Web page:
Cubs co-owner Todd Ricketts has property tax problem

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The Chicago Tribune reports that Chicago Cubs co-owner and Republican/Trump fundraiser Todd Ricketts is in some hot water over property taxes.

He and his wife bought an old 2,500 square foot house several years ago, knocked it down and built a new, much larger house on the lot. Due to what appears to be some governmental inefficiency, the county department which gave Ricketts the permit to build his larger house did not forward the paperwork to the tax assessor, so Ricketts kept being assessed at the lower rate for many years.

Which, hey, that happens. And even as a bleedin’ lefty commie, I can acknowledge that that’s on the government. There’s a law that requires people to say when they think their assessment should go up but, c’mon, people really should not be expected to run downtown and say “wait, I think I owe you more money!” Ricketts would have no recourse if the county figured it out and asked him for back taxes, of course, but I think we all agree that we’d probably wait to be told that our tax bill was going up if we were in his shoes.

Except there was one additional problem here. Ricketts, through his lawyer, later tried to get his tax reduced even more by claiming that he still had the old, smaller house:

In 2013, Ricketts’ attorney had a chance to tell Cook County tax officials about the new home during a property tax appeal but instead sought a reduction based on the age and size of the old house, according to documents the Tribune obtained through an open-records request. The paperwork included a photo of the century-old home that had been demolished.

Say what you want about Todd Ricketts and his lawyer, but they are not lacking in chutzpah. Now, of course, they’re likely not lacking in an investigation as to whether they’ve committed tax fraud or something like it. At the very least the lawyer is going to be in hot water, ethically speaking.

As the Tribune notes, Ricketts, his siblings and his father, who co-own the Cubs together, are not new to the “taxes for thee but not for me” game:

[The Ricketts] family that secured an $8.5 million county historic renovation property tax break for its rehab of Wrigley Field. That project also is in line to receive more than $100 million in federal tax credits.

Those are fine, presumably, as those taxes are apparently being paid by other people.




Anthony Volpe, 21, wins Yankees’ starting shortstop job

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TAMPA, Fla. — Anthony Volpe grew up watching Derek Jeter star at shortstop for the New York Yankees.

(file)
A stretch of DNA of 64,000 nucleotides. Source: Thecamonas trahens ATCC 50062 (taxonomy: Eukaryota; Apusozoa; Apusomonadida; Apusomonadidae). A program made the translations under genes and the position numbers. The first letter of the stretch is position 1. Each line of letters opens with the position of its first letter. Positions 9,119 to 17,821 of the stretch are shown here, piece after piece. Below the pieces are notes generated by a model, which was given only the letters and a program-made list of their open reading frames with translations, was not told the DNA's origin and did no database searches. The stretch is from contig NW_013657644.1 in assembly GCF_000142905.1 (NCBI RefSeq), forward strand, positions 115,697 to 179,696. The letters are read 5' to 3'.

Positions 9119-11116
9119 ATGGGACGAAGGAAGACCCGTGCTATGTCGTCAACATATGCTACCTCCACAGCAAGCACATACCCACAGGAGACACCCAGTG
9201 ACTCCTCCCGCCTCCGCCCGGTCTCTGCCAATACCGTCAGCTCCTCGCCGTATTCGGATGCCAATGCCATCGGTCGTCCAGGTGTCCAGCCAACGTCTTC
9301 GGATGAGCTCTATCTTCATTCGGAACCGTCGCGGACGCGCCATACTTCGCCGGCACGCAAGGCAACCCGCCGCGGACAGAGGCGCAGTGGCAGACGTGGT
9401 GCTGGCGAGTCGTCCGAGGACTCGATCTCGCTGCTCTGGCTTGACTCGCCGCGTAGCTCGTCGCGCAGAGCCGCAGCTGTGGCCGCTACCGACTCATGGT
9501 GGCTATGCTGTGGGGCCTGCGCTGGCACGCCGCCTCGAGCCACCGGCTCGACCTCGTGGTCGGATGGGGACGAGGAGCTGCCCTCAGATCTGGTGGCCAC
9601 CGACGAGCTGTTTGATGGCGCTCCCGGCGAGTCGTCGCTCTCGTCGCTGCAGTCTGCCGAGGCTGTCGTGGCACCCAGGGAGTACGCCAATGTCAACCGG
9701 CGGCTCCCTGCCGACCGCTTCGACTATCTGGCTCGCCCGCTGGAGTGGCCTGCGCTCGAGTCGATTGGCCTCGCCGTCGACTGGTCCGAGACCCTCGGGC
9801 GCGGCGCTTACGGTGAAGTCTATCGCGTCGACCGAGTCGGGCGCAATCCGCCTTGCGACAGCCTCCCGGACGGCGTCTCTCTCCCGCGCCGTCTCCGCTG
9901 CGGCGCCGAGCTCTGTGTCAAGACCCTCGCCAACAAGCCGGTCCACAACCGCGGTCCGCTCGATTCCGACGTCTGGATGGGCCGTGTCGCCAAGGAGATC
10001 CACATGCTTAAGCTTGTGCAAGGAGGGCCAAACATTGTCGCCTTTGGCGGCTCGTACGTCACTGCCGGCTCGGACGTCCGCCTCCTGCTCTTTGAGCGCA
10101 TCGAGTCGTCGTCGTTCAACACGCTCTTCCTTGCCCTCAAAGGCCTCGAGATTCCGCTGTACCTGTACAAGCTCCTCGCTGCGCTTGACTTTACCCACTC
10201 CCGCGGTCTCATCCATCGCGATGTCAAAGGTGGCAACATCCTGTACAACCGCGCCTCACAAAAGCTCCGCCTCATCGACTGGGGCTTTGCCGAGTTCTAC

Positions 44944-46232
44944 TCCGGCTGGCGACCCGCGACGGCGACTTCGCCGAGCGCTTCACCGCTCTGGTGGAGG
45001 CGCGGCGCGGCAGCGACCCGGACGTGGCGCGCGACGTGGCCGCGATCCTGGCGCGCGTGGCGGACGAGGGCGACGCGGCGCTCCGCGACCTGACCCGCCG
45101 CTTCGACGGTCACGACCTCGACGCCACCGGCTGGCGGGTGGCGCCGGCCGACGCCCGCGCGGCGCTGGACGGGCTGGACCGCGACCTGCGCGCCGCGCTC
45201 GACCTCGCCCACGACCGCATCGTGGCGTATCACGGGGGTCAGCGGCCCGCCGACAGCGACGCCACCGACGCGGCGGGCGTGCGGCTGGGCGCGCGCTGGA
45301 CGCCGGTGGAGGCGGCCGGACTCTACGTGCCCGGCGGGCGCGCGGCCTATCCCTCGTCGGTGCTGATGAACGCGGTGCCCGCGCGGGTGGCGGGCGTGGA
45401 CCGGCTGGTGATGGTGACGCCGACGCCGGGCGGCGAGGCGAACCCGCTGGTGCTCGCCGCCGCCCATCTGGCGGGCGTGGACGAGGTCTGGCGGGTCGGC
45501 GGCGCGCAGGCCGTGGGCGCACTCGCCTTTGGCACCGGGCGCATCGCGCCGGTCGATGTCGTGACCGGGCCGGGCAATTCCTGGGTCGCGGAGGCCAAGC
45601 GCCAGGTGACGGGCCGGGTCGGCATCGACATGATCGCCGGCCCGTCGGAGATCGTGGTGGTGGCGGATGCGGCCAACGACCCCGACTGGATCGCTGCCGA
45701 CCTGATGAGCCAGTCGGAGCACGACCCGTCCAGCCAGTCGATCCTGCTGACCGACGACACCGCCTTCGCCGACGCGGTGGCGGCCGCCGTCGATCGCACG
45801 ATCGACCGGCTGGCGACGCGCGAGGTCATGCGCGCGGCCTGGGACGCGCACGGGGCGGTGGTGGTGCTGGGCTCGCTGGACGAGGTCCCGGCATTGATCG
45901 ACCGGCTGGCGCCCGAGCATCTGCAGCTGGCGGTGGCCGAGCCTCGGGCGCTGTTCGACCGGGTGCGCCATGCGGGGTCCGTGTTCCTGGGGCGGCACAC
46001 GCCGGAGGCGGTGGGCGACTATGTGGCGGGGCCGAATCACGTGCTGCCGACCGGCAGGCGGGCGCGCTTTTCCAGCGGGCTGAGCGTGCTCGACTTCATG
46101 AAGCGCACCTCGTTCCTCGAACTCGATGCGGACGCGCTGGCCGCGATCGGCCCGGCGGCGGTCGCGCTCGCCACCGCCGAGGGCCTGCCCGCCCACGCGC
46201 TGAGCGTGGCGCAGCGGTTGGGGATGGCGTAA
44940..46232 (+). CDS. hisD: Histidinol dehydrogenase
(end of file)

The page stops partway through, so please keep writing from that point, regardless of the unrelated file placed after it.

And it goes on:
Now, the 21-year-old is getting the chance to be the Yankees’ Opening Day shortstop against the San Francisco Giants.

The team announced after a 6-2 win over Toronto in spring training that Volpe had won the spot. New York manager Aaron Boone called the kid into his office to deliver the news.

“My heart was beating pretty hard,” said Volpe, rated one of baseball’s best prospects. “Incredible. I’m just so excited. It’s hard for me to even put into words.”

Yankees general manager Brian Cashman, hitting coach Dillon Lawson and bench coach Carlos Mendoza were also present.

Volpe was able to share the news with his parents and other family members near the Yankees’ dugout and said it is something he will never forget.

“It was pretty emotional,” Volpe said. “It was just an unbelievable moment to share with them.”

Volpe, who grew up a Yankees fan, lived in Manhattan as a child before moving to New Jersey. Jeter was his favorite player.

“It’s very surreal,” Volpe said. “I’ve only ever been to games at Yankee Stadium and for the most part only watched him play there.”

Volpe is hitting .314 with three homers, five RBIs and a .417 on-base percentage in 17 Grapefruit League games. He has just 22 games of experience at Triple-A.

Spring training started with Volpe, Oswald Peraza and holdover Isiah Kiner-Falefa competing for the everyday shortstop job. Kiner-Falefa was shifted into a utility role midway through camp, and Peraza was optioned to Triple-A Scranton/Wilkes-Barre.

“While certainly the performance was there, he killed it between the lines,” Boone said of Volpe. “All the other things that we’ve been hearing about showed up. There’s an energy he plays the game with, and an instinct that he has that is evident. He really checked every box that we could have had for him. Absolutely kicked the door in and earned his opportunity.”

Volpe arrived in Florida in December to work out at the Yankees’ minor league complex.

“He’s earned the right to take that spot, and we’re excited for him and excited for us,” Cashman said. “He just dominated all sides of the ball during February and March, and that bodes well obviously for him as we move forward.”

Volpe was selected out of high school with the 30th overall pick in the 2019 draft from Delbarton School in New Jersey. He passed up a college commitment to Vanderbilt to sign with the Yankees.

“It was a once-in-a-lifetime chance to get into the organization,” Volpe said. “This day, this feeling, this moment was kind of what I’ve worked my whole life for when I made that big decision.”

“Right now it’s crazy,” he added. “I don’t even know what lies ahead but Thursday I just want to go out and play, and have fun.”